Judge Josh Rode wishes someone would investigate the disappearance of his hair.
Who killed Mary? See episode 4.
Based on the novels of author Colin Dexter, Inspector Morse was one of the most popular series for the BBC and, consequently, for American public television from 1987-2000. Seven years later, the BBC and Masterpiece Mystery! combined to present the adventures of Morse's protégée, Detective Inspector Robert Lewis.
Facts of the Case
D.I. Lewis (Kevin Whately, The English Patient) is an aging police detective in Oxford, England. Together with his partner, Detective Sergeant James Hathaway (Laurence Fox, Elizabeth: The Golden Age), Lewis spends his days trying to solve the myriad of murders that seem to occur with regularity in and around the college town. At the same time, Lewis fiddles with the idea of re-kindling his love life after spending the last five years pining for his deceased wife.
• "Wild Justice"—The death of a female bishop leads to the investigation of a group of friars at St. Gerard's Hall who are in the middle of a vote for their next leader. But the election comes under duress when some of the contenders go missing.
• "The Gift of Promise"—It seems a simple matter of blackmail gone wrong when the director of a gifted-student program is found bludgeoned to death, but the longer the investigation goes, the more convoluted it gets, until even the uncooperative MI:5 becomes part of the story.
Tired of the same old police shows, with easy-to-spot villains, paper-thin red herrings, and convenient plot twists for the sole purpose of wrapping things up in under an hour? Your salvation has been on your local public television station for the past four years. Even better, it's available on home video, so you can go over each episode with the proverbial fine-toothed comb to figure out who did what and why. You will need said comb because Inspector Lewis: Series 4 will require every bit of your attention, from start to finish. Each ninety-minute episode features more twists and turns than a corkscrew. It's not impossible to figure everything out before the inspectors, but you won't beat them by much.
Great episodic writing means little, if the character writing isn't up to par, and Inspector Lewis delivers there as well. Aside from some minor (and sometimes necessary) concluding exposition to make sure everyone in the audience figures out what they just saw, not a word is out of place. Sometimes the words fit their context too well. In fact, you may want the unobtrusive subtitles turned on, for some of the more colorful dialects.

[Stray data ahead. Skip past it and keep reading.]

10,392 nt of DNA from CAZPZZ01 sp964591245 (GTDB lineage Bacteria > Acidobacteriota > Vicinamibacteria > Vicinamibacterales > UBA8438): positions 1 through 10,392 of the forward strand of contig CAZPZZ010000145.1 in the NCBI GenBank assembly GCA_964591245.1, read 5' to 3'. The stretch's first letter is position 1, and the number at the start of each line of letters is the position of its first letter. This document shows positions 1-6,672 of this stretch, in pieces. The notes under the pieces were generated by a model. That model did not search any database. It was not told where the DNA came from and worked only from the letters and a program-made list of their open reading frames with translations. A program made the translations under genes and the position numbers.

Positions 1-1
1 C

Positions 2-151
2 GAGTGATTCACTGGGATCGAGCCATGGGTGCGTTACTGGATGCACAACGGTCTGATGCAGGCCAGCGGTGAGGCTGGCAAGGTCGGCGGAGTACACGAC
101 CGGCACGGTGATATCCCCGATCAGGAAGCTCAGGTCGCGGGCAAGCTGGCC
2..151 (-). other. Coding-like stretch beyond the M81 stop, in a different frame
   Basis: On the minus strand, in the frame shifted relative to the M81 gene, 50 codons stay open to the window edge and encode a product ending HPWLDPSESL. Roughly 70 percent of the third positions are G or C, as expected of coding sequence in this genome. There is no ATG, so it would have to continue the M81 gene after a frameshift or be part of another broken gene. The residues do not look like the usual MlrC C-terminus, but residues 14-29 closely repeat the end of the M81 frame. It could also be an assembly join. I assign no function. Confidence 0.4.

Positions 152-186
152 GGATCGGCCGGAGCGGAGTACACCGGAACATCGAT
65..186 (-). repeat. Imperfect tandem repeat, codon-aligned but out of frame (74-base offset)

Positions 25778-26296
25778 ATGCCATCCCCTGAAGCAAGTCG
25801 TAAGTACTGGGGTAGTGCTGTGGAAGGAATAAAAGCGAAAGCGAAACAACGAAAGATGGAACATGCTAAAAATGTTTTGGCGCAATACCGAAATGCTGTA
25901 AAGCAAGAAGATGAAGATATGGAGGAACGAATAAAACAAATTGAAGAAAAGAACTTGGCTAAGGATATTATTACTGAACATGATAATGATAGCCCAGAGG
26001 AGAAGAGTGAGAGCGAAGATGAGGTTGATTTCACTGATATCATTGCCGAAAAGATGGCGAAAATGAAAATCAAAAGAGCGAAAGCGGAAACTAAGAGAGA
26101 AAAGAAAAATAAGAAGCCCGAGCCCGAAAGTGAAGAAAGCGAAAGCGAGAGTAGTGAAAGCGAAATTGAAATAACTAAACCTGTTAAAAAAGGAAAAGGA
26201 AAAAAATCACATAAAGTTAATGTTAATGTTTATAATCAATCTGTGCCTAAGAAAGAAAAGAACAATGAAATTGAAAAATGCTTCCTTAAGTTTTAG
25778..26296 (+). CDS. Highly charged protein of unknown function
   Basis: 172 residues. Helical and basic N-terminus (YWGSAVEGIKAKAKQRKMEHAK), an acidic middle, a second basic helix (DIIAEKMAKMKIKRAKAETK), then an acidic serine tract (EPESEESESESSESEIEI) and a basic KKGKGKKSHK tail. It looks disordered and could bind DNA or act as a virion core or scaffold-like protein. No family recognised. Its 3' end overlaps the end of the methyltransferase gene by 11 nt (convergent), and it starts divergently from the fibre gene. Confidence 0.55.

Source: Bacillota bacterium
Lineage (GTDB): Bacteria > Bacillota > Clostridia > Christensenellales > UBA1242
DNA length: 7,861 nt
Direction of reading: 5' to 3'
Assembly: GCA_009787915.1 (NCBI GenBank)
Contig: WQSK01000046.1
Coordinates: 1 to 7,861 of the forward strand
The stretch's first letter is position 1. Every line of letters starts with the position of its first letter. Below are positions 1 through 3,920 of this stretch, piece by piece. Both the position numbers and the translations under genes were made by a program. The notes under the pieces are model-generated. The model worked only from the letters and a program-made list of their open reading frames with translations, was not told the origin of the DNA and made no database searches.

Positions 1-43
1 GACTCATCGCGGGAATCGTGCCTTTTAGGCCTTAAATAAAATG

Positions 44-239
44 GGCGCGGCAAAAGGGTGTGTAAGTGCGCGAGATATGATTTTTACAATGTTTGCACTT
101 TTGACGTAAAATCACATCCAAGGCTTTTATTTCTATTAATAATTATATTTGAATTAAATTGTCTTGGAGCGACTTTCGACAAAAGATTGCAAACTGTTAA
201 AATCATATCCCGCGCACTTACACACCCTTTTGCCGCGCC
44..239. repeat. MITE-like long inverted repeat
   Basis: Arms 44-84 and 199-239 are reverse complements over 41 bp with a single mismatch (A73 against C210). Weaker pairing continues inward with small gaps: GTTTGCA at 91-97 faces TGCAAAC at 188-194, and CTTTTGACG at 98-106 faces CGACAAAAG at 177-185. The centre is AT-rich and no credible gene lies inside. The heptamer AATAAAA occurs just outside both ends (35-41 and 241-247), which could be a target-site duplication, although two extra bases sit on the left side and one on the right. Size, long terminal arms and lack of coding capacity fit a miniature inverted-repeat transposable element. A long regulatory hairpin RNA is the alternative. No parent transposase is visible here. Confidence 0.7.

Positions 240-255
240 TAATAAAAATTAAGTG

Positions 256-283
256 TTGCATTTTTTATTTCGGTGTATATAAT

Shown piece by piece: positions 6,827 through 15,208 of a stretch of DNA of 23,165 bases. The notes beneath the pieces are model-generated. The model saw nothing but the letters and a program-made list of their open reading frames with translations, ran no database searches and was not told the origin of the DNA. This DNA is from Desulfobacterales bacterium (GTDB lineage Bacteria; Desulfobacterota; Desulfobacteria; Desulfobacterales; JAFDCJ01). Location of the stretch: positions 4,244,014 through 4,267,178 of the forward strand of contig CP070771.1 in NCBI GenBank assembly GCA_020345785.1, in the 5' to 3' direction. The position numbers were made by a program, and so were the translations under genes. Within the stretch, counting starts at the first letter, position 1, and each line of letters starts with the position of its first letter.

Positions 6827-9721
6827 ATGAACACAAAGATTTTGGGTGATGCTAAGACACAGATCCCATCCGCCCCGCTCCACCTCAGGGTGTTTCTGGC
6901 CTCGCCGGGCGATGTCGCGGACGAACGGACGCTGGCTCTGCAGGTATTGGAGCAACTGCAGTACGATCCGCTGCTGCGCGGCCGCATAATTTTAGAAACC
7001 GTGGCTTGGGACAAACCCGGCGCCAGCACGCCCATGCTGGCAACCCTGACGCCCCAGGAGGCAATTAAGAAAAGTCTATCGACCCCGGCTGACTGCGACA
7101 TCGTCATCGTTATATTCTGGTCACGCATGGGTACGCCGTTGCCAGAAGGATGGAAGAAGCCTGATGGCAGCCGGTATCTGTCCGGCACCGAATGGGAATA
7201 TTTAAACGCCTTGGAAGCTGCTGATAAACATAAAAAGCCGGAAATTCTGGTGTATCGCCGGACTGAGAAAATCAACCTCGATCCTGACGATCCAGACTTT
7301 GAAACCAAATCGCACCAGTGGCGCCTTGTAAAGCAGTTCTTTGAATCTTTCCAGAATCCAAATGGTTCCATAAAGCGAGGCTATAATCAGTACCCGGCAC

Neither Lewis nor Hathaway are much for explicit emotion, but both actors are superb at understated emoting. Whately's creased features give Lewis an instant worn credibility; he looks as if he's seen it all, and the subtle changes in the topography of his face as he expresses different emotions are effectively sincere. Fox keeps his angular face impassive for much of the time, making his rare outbursts of emotion all the more dramatic. It's his use of his body language that makes the character more than a lanky puppet on a stick. Hathaway betrays an inner restlessness; he seldom stands completely still, even in his rare moments of peace, and his hands always seem to be looking for something to do. The two have a quiet dynamic chemistry that propels the show forward.
There are a couple minor issues with the show. While there are overarching storylines that have developed over the course of the four seasons, they move too slowly to have much effect. Lewis, for instance, has been half-dating Dr. Hobson (Clare Holman, Blood Diamond) since Series 3, but their relationship does not seem to have evolved. The show also has what can best be described as Murder, She Wrote Syndrome: Oxford has a large number of murders for a town of its size. The average English county has around 1.3 murders per 100,000 people, and Oxford has about 150,000 people. One episode of Inspector Lewis often doubles their annual quota.
The 1.78:1, 1080i transfer looks fabulous during day shots, with bright, well-balanced colors, but suffers in the dark, with a surprising amount of grain. The 5.1 surround is likewise balanced in the front, with light work for the rear speakers. There are no extras, which is an unbelievable oversight, especially on a Blu-ray release
Inspector Lewis: Series 4 continues the series' excellent quality in writing and acting. If you like mysteries or police procedurals, you're not going to find much better. That said, if you're debating between standard definition and the Blu-ray, there's no reason to spend the extra cash.
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